The Confederate Battle Flag Was Not “Stolen From the South”

Thanks to Al Mackey for posting this short clip of a recent talk in which Professor James I. Robertson responds to a question about the current debate about the display of the Confederate flag. I was surprised and disappointed that Robertson didn’t simply suggest that the battle flag belongs in […]

Let Me Know When the Slaves Arrive in the North

Nate Parker’s movie about Nat Turner’s Rebellion, The Birth of a Nation, caused quite a buzz at last month’s Sundance Film Festival. The success of recent Hollywood films such as 12 Years a Slave and Django, as well as the new television series, Mercy Street, point to a growing interest […]

Friends of Minute Man Lectures, 28 Feb. and 13 Mar.

The Friends of Minute Man National Park will present two historical lectures over the next month.Sunday, 28 FebruaryTaylor StoermerGraduate School of Arts & Sciences Fellow & Instructor of Public History at Harvard UniversityFormerly...Show More Summary

“First in the hearts of his fellow-citizens” first?

Yesterday I quoted the famous praise for George Washington that appears in the House of Representatives’ record for 19 Dec 1799: “first in war, first in peace, and first in the hearts of his countrymen.”Those words were entered into the record by Rep. Show More Summary

Celebrating Washington in Cambridge and South Boston, 22 Feb.

George Washington’s Birthday is on Monday, February 22. I was going to spotlight the special tours of the general’s headquarters in Cambridge that day, led by Garrett Cloer of the Longfellow House–Washington’s Headquarters National Historic Site. Show More Summary

Farnsworth’s Charge, Redux

I just found a very interesting tidbit…. A certain Gettysburg licensed battlefield guide has stated a theory that Farnsworth’s Charge occurred a mile or so away from where traditional accounts place it. I’ve always maintained that that theory is just that–a theory. Show More Summary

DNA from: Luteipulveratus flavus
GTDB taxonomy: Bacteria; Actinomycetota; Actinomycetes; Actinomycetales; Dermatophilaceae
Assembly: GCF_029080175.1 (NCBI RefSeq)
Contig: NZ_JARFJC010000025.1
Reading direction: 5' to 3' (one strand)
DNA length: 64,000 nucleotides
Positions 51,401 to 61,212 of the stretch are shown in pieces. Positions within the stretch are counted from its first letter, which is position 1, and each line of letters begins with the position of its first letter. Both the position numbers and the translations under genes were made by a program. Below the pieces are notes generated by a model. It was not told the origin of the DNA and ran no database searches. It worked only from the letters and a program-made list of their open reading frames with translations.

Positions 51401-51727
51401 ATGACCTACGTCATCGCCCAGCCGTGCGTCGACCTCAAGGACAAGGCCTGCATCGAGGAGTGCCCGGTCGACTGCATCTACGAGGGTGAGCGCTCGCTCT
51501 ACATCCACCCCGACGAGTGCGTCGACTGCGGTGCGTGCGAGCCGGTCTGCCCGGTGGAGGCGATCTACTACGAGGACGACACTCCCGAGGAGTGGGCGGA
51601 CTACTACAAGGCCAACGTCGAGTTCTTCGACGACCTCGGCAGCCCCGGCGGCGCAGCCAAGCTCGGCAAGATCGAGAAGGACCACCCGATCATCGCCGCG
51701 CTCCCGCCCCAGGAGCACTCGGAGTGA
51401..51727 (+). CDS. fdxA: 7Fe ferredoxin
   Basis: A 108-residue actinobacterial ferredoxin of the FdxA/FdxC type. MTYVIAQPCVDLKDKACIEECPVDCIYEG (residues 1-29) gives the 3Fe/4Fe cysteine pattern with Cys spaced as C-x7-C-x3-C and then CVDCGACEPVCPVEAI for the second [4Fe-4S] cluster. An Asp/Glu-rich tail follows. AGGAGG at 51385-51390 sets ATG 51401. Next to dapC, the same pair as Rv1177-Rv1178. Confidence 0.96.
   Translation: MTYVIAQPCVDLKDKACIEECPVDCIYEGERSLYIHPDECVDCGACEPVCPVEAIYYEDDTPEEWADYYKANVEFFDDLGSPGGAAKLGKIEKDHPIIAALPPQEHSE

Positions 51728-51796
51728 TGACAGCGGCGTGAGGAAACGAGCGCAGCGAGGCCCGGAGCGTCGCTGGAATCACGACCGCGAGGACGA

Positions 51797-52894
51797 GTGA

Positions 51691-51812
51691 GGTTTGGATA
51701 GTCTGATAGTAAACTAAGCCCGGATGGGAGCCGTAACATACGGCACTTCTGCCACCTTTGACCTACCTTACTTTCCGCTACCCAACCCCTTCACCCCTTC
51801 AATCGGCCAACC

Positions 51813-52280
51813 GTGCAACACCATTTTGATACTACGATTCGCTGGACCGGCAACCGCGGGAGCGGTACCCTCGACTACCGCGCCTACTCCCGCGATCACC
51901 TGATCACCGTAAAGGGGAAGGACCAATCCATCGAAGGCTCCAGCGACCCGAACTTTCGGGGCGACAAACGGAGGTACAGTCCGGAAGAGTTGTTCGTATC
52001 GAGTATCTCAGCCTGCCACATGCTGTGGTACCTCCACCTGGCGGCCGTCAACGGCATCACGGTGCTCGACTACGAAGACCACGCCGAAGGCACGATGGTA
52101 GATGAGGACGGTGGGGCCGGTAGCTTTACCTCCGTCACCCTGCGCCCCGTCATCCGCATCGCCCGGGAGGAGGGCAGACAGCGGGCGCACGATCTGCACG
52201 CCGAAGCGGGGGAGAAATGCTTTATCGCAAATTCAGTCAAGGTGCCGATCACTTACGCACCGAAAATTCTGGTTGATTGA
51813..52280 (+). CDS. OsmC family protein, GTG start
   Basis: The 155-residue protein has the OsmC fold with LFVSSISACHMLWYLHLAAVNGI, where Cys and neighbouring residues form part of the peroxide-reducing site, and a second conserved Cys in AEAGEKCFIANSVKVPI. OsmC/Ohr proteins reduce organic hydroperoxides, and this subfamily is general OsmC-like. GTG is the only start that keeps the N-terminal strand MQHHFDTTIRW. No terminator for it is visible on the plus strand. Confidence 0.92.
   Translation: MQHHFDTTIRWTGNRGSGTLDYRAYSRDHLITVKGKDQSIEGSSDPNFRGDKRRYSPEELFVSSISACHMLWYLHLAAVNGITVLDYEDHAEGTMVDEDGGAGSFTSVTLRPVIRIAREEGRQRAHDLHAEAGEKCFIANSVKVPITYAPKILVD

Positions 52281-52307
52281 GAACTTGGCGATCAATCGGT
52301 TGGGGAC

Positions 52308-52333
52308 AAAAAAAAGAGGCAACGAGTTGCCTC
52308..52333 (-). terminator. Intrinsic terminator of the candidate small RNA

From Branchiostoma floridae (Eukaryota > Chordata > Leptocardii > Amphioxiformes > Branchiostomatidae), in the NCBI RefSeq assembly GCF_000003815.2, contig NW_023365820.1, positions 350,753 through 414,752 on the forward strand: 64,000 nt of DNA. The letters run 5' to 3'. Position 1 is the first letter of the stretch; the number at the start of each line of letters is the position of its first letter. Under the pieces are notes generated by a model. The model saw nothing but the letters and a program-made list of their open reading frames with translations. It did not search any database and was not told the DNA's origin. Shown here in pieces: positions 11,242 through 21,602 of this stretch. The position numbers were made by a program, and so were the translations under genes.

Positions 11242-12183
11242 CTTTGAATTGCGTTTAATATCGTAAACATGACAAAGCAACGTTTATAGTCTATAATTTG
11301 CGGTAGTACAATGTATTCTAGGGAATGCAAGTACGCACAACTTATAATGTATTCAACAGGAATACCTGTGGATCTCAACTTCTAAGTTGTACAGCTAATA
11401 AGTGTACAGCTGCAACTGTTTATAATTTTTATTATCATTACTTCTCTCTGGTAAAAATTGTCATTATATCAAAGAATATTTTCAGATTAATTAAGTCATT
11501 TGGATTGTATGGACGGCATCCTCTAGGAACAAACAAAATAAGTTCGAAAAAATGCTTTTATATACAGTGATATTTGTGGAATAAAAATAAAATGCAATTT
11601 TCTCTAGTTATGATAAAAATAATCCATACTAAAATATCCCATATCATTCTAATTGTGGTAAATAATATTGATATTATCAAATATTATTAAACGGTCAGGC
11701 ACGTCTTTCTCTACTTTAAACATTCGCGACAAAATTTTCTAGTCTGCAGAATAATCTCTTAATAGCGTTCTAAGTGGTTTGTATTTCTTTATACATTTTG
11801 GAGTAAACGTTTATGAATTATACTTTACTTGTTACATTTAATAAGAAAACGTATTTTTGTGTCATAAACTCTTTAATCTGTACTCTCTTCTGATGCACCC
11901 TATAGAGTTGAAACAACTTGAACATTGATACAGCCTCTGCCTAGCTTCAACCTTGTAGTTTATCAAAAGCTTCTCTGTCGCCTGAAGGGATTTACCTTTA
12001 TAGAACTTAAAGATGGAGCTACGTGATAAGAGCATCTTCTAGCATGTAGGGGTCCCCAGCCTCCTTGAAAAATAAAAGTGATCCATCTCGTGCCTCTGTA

Looking forward in the Shenandoah (Jan. 1866)

Perusing some Valley newspapers recently, I ran across an interesting article in the Spirit of Jefferson (Charles Town) which did not reflect on the devastation left by war, but on the future of the Valley and its residents. There is no portion of the whole agricultural district of the Union richer than the Valley of […]

Three Hundred Years of Speed Limits for Boston Drivers

If we can believe Wikipedia, Boston drivers have required strict measures for over two and a half centuries:First Speed Law in AmericaThe first speed limit in the United States was set in Boston in 1757 by the board of selectmen (similar to a city council). Show More Summary

New to the Civil War Memory Library, 02/19

Two important book prizes have recently been announced. First, Martha Hodes’s Mourning Lincoln (Yale University Press) won the Lincoln Prize and Ada Ferrer’s Freedom’s Mirror: Cuba and Haiti in the Age of Revolution (Cambridge University Press) won this year’s Frederick Douglass Prize. I read and thoroughly enjoyed the former, but […]

“I do not like Madme. le Brun’s fan colouring”

Yesterday I mentioned the exhibit in New York about the French portraitist Elisabeth Vigée Le Brun. I wondered if any of the American diplomats in Paris had crossed paths with her, so I looked up her names in Founders Online. In 1787...Show More Summary